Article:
At one point in the raucous new comedy “Get Him to the Greek,” Russell Brand’s rock star character, Aldous Snow, has whipped the “Today Show” crowd into such a frenzy that grown adults are gleefully singing, “I’ve got the clap!” in the street and on live television.
Such is the life of a rock star. They possess incredible power that often does little to advance collective humanity and a lot to satiate their own egos, addictions and libidos. Reprising his knockout cameo in 2008’s “Forgetting Sarah Marshall,” Mr. Brand has created in Aldous Snow a near-perfect embodiment of the narcissistic excesses of rock and roll, certainly the closest since the fellows of Spinal Tap cranked their legendary amps up to 11.
The yin to the degenerate rocker’s yang is Aaron Green, a soft and pudgy record company flack played by Jonah Hill, the most well-rounded – both physically and in terms of acting chops – of Judd Apatow’s (one of the film’s producers) legion of geeks. Here, Mr. Hill manages to be dorky enough for the comedy to work and hip enough to hang with the cool kids.
Aaron is charged with the task of traveling to London to retrieve the mercurial rock star, whose career and personal life have reached their nadirs. This is Aaron’s big chance to prove himself to his boss, Sergio (played by Sean “P. Diddy” Combs with reckless self-mockery). The two have 72 hours to make a stop in New York for the “Today Show” appearance and then carry on to Los Angeles for an anniversary concert commemorating Aldous’ legendary performance at the Greek Theater ten years before. The two get there with little time to spare, of course, and not before a few unplanned detours, forced learning experiences and drug-fueled hijinks.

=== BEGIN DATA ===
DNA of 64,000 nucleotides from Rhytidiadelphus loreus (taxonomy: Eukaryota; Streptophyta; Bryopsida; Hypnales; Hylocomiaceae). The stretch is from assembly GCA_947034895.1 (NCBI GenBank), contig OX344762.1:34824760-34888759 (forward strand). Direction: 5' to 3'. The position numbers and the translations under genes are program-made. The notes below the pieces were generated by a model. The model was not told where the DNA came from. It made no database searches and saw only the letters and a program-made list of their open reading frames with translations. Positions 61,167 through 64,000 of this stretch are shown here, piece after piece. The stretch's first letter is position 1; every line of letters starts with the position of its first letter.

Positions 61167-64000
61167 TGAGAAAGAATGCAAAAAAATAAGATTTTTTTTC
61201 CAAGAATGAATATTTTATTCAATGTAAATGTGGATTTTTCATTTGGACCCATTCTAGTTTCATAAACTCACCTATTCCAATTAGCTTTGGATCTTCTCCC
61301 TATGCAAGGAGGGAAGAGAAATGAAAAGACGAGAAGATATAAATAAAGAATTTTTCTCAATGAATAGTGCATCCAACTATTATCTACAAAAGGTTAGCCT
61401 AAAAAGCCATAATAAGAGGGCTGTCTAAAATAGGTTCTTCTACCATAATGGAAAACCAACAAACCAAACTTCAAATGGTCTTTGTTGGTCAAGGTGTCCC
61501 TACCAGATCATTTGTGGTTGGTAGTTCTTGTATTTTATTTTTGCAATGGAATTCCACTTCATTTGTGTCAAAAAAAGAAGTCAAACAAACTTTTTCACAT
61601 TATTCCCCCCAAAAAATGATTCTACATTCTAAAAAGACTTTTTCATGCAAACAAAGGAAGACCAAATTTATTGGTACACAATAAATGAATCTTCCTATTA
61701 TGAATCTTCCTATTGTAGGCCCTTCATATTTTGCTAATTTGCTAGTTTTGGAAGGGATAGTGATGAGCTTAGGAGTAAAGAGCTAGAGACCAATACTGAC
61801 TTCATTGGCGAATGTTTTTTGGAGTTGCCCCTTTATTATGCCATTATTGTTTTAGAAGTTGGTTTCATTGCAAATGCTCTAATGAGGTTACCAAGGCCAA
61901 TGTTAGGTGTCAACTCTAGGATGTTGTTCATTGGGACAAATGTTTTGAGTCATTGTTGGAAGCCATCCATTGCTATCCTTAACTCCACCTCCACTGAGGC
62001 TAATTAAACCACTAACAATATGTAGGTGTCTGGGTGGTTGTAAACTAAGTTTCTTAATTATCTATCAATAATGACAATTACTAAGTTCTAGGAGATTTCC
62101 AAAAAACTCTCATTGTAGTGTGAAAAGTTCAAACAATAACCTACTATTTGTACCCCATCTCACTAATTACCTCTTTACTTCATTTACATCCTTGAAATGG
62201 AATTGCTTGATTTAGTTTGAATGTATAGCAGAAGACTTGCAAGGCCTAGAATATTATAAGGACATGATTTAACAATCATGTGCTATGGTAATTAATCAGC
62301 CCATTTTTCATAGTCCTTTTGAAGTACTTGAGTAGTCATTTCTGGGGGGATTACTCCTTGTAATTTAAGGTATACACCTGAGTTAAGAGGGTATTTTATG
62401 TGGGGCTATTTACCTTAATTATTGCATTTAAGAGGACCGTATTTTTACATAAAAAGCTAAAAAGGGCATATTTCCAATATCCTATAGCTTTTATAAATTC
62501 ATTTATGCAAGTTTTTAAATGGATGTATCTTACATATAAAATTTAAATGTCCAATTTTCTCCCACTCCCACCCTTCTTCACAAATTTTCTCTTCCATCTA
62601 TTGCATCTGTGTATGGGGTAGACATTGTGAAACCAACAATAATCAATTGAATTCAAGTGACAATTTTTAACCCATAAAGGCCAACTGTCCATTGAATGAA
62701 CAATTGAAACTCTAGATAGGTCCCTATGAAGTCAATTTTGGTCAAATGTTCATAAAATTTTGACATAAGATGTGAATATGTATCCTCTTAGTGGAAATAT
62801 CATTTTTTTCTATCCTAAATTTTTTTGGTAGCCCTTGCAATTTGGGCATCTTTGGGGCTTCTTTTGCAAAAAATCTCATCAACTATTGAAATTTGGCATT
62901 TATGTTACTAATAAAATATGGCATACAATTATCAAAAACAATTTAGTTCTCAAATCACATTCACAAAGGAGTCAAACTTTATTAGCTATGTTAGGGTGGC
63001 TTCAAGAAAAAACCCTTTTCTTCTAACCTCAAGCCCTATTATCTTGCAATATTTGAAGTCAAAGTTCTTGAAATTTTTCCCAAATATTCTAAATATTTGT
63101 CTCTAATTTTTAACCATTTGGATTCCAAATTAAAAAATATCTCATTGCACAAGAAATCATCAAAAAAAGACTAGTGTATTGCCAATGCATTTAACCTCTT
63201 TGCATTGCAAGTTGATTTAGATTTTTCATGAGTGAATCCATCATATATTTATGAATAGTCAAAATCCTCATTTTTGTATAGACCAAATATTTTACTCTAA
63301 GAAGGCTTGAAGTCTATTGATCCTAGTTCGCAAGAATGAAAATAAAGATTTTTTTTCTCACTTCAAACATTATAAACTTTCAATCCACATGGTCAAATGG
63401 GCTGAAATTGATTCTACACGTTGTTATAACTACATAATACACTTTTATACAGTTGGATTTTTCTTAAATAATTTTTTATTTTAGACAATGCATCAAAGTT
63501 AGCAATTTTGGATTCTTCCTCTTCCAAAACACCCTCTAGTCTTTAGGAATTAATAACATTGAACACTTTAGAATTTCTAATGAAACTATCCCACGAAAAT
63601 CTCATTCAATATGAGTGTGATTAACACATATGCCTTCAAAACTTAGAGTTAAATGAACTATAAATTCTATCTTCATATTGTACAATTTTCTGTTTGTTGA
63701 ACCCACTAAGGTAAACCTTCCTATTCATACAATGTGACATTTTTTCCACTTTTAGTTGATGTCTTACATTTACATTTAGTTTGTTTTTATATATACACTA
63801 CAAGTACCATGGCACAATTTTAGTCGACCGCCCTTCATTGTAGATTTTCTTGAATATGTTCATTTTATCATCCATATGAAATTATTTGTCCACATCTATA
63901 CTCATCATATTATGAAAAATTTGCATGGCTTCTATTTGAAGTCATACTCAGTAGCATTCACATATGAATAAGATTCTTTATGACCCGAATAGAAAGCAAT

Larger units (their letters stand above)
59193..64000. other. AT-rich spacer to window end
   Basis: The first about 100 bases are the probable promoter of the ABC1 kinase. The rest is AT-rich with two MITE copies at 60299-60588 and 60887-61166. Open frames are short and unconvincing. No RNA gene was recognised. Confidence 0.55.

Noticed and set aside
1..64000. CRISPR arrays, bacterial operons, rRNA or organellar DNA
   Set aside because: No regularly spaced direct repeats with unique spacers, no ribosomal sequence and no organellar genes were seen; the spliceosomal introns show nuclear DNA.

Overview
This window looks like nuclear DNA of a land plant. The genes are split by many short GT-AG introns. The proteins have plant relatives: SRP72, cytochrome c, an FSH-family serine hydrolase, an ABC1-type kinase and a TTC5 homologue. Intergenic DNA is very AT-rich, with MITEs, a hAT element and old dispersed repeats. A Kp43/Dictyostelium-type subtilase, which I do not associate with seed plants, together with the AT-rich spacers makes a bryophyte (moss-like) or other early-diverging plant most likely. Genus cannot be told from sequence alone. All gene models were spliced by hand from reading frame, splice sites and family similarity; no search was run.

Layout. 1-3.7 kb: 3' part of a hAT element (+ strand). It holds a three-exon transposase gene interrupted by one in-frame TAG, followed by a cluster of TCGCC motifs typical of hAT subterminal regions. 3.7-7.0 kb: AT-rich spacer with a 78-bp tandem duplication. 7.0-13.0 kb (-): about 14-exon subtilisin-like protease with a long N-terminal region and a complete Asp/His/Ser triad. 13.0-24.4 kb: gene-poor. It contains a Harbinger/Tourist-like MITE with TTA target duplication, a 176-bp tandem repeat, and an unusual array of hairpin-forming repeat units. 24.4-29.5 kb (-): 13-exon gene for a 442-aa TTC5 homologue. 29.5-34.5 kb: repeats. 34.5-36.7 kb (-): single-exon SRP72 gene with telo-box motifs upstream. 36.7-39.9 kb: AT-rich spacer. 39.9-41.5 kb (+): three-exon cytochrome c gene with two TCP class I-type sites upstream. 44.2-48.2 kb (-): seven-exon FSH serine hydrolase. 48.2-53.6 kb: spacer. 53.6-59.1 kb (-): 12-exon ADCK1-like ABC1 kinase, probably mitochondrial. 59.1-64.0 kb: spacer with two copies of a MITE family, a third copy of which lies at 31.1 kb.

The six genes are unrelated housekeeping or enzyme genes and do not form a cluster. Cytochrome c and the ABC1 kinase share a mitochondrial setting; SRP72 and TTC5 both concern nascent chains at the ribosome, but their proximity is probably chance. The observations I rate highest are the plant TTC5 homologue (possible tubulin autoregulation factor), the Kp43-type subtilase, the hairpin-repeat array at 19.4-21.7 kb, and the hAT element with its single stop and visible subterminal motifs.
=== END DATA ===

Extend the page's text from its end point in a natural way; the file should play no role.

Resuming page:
Writer-director Nicholas Stoller, who also helmed “Forgetting Sarah Marshall,” attacks this project with all the subtlety of a rock anthem – an appropriate touch for the subject matter. The raunchy approach works well for the first two-thirds of the film, when it’s a joy to see what Brand will improvise next (he tells Aaron, “Your mind is filled with lollipops, rainbows, cheese and wonder”); how each song’s
lyrics will outdo the last (there is a heartfelt, sing-along ballad about his “Banger, Beans and Mash”); or what vomit-strewn, awkward mess the lovable chubby kid will get into next (thankfully, without cheap laughs owing directly to his portliness).
Even the best comedies, however, often struggle at the finish line, and “Get Him to the Greek” is no exception. Throughout all the fun, Mr. Stoller struggles to identify which of his two main characters is the protagonist. After learning to love the bad-boy rocker, it feels disingenuous when Aldous inevitably snaps out of his narcissism to grasp the important life-lesson. And the story finally goes off the rails with a strange scene in which Aldous tries to fix Aaron’s relationship with his live-in girlfriend (Elisabeth Moss from “Mad Men”) by, let us just say, involving all three of them in the reconciliation.
Fortunately, by then “Get Him to the Greek” has produced enough laughter to forgive the newfound sentimentality, however twisted it may be.
1hr 49min. Rated R for considerable language, drug use and sexual content.